But Huge wasn’t just tasked with creating a one-off digital extravaganza. It had to come up with a design that would work week after week. And as remarkable as "Snow Fall" was, Man points out, it took 15 designers to complete. "We just don’t think that’s a sustainable model," she says.
What they did instead was create a template that can work every week, regardless of what the lead story is about, how long it is, or what kind of multimedia material comes along with it. "We wanted to make sure this was something that could be maintained without too much editorial effort," Man says, a directive that became the "highest priority" as they fleshed out the design.
That, of course, meant that some ideas had to be left on the cutting room floor. "There were lots of features we came up with," Moore, the Managing Director, notes. "We tried to select the best that also were scalable to use on a weekly basis." But they hope the final product is one that will prove both flexible and simple--a template that doesn’t actually look like a template, from the reader’s perspective. Essentially, the aim was to deliver some of the visual dazzle and polish of "Snow Fall" without relying on a team of designers to custom-tailor the product every week.
But a scalable, user-first experience is only part of the equation. Web publishing is linked inextricably with advertising, and Shetty thinks the redesign has a chance to push the envelope there, too.
All the content will be freely available to start, though eventually the plan is to introduce a pay wall and a encourage subscription for frequent readers. In the meantime, though, Shetty thinks the site’s approach to on-screen ads could break new ground. Instead of a standard display ad model, Newsweek's pursuing a sponsorship system, where a limited number of brands will get prominent placement on the site.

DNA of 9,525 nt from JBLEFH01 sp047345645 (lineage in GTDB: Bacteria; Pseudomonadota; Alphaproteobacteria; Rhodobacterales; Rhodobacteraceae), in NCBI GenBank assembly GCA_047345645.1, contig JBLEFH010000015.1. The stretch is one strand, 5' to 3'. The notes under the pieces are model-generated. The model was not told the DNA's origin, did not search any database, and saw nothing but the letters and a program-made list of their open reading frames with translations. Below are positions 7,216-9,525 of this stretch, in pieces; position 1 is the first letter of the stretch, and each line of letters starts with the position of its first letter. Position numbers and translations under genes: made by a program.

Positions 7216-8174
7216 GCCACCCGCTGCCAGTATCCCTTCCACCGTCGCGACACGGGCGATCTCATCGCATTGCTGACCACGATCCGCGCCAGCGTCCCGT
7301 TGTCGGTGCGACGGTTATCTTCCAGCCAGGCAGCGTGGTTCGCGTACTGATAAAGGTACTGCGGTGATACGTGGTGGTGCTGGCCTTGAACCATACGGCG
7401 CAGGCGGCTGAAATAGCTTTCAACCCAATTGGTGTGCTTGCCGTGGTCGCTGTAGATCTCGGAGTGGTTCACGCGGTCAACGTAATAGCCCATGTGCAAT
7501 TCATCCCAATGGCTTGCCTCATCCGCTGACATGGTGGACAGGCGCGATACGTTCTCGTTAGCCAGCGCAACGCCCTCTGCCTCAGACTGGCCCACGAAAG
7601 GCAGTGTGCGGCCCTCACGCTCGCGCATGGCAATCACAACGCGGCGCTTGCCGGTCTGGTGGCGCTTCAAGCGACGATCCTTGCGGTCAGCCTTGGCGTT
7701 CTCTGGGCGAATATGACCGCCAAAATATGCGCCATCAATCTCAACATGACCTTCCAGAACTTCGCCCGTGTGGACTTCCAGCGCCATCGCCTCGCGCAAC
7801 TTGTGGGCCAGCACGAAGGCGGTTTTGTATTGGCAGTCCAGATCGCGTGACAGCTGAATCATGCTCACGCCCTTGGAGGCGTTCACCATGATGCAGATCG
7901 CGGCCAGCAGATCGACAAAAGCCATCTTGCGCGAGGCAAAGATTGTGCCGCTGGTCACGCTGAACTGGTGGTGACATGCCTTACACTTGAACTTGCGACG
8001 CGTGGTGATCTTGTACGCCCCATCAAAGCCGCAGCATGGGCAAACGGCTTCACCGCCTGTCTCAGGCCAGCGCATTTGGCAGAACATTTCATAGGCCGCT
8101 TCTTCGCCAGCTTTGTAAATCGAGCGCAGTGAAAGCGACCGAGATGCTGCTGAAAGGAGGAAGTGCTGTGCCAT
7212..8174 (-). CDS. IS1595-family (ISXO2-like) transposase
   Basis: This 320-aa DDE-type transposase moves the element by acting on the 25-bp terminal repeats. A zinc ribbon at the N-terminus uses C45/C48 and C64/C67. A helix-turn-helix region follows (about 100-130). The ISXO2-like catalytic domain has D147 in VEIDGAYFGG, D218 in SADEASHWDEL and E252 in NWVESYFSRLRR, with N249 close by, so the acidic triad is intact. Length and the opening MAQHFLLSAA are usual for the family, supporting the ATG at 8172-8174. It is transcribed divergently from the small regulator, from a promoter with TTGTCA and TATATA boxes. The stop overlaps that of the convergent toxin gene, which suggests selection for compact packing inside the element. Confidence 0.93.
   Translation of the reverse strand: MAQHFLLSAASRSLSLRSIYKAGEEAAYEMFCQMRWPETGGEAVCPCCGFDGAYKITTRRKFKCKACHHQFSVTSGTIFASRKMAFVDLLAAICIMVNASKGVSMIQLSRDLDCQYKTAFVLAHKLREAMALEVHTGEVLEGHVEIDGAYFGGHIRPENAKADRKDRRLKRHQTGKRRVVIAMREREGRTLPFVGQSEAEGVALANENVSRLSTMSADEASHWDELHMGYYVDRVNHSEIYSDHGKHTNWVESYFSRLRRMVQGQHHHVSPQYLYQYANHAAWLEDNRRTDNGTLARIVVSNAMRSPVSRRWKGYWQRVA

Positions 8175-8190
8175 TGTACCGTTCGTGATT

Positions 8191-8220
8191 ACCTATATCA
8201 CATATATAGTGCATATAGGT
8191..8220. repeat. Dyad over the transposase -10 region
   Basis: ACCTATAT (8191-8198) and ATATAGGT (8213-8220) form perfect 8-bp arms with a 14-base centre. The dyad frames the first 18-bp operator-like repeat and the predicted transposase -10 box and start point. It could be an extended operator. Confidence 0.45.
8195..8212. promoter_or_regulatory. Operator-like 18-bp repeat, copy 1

The ad units, which will debut next month, will be "big and beautiful and highly impactful," Shetty says, but "used sparingly." Individual stories will have no more than one unit; the home page will typically show two. More importantly, Shetty says they’ll be "in complete harmony with the rest of the design of the product." Essentially, the approach to ads is the same the redesign takes to the social sharing tools: they’re not foreign material to be awkwardly shoehorned in, but rather part of the product itself. "It’s not going to be the sea of rectangles you typically see," Shetty says. "It’s all part of one piece of thinking. If we had a conventional business model, we’d have to have a conventional site design."
Of course, ads are ads, and they’ll still ultimately be a distraction. But if Newsweek is going to survive, they’ll be a necessary one. On today’s fast-flowing, source-saturated web, it’s going to be hard to operate purely, or even partly, on a subscription-based model, even with big, pretty pictures, deft curation, and a user-friendly reading experience.
But whatever its own fate, Newsweek's redesign does give an enticing glimpse of what web publishing could look like going forward. It’s a bet that some readers won’t be satisfied by quick hits and listicles, and that a weekly dose of thoughtful editorial signal can find a foothold amidst a web full of noise. Is that naive? Maybe. But it’s certainly readable.